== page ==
Reading about Toto Wolff's recent worries over dealing with Lewis Hamilton and Nico Rosberg, I was reminded of the legendary Jim Bamber and his cartoons. One of my favourites depicted the rivalry between Riccardo Patrese and Eddie Cheever when they raced for Alfa Romeo. Actually, 'rivalry' hardly covers it; they hated each other. Bamber produced a drawing showing them in wheeled cages, trying to get at each other through the bars. It was painfully close to the truth.
On the opening lap of the 1985 South African Grand Prix at Kyalami, they managed to collide and spin off at the first turn. Cheever and Patrese then proceeded to entertain and bemuse the audience at Crowthorne corner by standing on the grass bank above their abandoned cars, arguing and gesticulating furiously over who was at fault. I recall another occasion when, talking to Cheever, I happened to mention his team-mate. "What team-mate?" snapped the American. "D'you mean that asshole in the other green car?"
In such instances, the influence on Cheever's early childhood spent in Rome would flash to the surface, Patrese having a more thoroughbred Italian background to account for a similar combustible nature when the occasion demanded it.
The irony here is that both drivers, individually, could be charming and extremely likeable; exactly the sort of 'nice guy' I imagine Wolff appears to be referring to when talking about how he would like the Mercedes drivers to behave. But as Patrese and Cheever were to prove in extremis, such a wish is as naïve as it is impractical if you want top racers in the same team. Sir Frank Williams put it best when describing friction between Alan Jones and Carlos Reutemann in 1981: "It's what happens when you put two bulls in a field."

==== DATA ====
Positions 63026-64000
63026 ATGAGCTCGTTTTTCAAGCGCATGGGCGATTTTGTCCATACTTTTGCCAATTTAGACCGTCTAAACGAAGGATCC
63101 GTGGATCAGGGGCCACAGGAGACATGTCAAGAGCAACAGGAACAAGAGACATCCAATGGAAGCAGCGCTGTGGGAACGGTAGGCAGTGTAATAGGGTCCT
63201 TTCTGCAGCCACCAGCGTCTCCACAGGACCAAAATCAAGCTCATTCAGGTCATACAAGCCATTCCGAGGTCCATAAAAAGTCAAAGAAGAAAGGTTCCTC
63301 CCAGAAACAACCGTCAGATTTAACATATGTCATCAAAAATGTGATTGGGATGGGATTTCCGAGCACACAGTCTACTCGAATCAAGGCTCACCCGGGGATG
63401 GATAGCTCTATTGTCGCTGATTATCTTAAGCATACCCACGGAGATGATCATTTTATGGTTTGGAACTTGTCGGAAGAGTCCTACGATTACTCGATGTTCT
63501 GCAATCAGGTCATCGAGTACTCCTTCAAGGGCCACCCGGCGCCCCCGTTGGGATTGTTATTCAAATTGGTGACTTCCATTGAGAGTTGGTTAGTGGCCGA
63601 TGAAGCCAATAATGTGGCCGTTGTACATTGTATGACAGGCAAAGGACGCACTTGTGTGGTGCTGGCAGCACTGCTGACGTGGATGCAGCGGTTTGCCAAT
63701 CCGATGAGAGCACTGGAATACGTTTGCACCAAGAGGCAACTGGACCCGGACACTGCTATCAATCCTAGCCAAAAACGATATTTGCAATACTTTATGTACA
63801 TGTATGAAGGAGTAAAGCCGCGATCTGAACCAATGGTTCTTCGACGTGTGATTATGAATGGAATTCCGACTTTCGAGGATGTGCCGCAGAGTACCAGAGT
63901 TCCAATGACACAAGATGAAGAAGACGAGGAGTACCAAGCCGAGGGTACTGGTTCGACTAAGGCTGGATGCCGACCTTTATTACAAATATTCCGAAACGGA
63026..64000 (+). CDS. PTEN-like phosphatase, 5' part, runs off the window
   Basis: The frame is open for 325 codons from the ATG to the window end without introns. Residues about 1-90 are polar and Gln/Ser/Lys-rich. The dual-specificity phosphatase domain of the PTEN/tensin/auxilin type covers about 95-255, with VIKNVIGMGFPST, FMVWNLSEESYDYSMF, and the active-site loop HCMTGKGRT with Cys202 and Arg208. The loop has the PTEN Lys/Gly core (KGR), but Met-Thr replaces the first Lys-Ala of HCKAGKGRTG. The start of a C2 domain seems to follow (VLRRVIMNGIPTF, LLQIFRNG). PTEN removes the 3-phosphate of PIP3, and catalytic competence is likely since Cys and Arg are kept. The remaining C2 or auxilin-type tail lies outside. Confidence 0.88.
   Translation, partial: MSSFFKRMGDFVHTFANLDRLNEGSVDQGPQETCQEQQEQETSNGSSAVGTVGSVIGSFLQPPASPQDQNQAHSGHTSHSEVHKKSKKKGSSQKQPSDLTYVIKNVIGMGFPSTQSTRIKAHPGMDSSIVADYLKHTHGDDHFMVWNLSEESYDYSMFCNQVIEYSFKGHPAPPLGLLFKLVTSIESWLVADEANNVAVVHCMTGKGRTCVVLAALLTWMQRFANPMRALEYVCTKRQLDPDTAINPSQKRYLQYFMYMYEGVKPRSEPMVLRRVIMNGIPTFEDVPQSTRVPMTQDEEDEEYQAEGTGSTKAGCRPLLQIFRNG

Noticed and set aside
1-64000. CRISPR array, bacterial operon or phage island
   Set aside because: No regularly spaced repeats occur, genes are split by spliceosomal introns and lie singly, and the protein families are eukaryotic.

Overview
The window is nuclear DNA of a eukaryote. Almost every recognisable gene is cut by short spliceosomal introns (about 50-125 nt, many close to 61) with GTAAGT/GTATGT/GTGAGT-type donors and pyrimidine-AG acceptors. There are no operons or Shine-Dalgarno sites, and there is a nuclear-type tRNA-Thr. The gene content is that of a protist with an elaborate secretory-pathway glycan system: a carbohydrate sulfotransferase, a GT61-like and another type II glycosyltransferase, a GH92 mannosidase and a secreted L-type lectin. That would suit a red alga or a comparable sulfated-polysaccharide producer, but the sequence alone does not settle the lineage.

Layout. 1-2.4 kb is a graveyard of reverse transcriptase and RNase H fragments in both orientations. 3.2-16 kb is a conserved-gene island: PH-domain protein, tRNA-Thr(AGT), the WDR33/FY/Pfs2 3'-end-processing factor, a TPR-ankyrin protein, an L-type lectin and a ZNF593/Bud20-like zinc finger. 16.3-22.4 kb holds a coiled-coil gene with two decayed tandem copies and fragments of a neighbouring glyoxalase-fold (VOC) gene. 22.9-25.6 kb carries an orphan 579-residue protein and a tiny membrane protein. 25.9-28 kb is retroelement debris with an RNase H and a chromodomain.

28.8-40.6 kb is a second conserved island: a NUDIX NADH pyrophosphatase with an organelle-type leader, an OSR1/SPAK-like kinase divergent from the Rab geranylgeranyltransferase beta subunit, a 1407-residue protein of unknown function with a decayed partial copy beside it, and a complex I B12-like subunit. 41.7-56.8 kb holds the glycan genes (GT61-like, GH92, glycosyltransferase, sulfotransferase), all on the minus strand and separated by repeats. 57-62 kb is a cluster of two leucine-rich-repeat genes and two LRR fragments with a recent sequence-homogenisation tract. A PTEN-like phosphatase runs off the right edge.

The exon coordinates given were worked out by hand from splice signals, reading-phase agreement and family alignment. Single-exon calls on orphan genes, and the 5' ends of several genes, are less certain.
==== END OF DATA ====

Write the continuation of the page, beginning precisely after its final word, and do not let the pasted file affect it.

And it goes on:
Wolff has this week been continuing to voice concerns about the tension between his superstars spilling over and affecting the team. With the greatest of respect, Rosberg and Hamilton are pussycats compared to, say, Alain Prost and Ayrton Senna, particularly the latter. That relationship was so bad that neither spoke directly to the other during debriefs, communication becoming so ridiculous that one would ask the other's engineer about his driver's views on something when they were cramped in a small room, inches apart. It was as if the other driver didn't exist.
But here's the point. The majority of McLaren mechanics had absolutely no idea this was going on. They were unaware of the true depth of animosity between the two drivers. Good management by Ron Dennis and crew chief Dave Ryan ensured that the tension did not invade the garage at any point during 1989.
It's up to Wolff to ensure the same applies within his team. Either that or employ a couple of 'nice guys' who don't spur each other on to new levels of achievement. Surely Mercedes AMG F1 is out to win races, not awards for being leaders in the Happy Workplace League?
Deal with it. Others wish they had the same problem.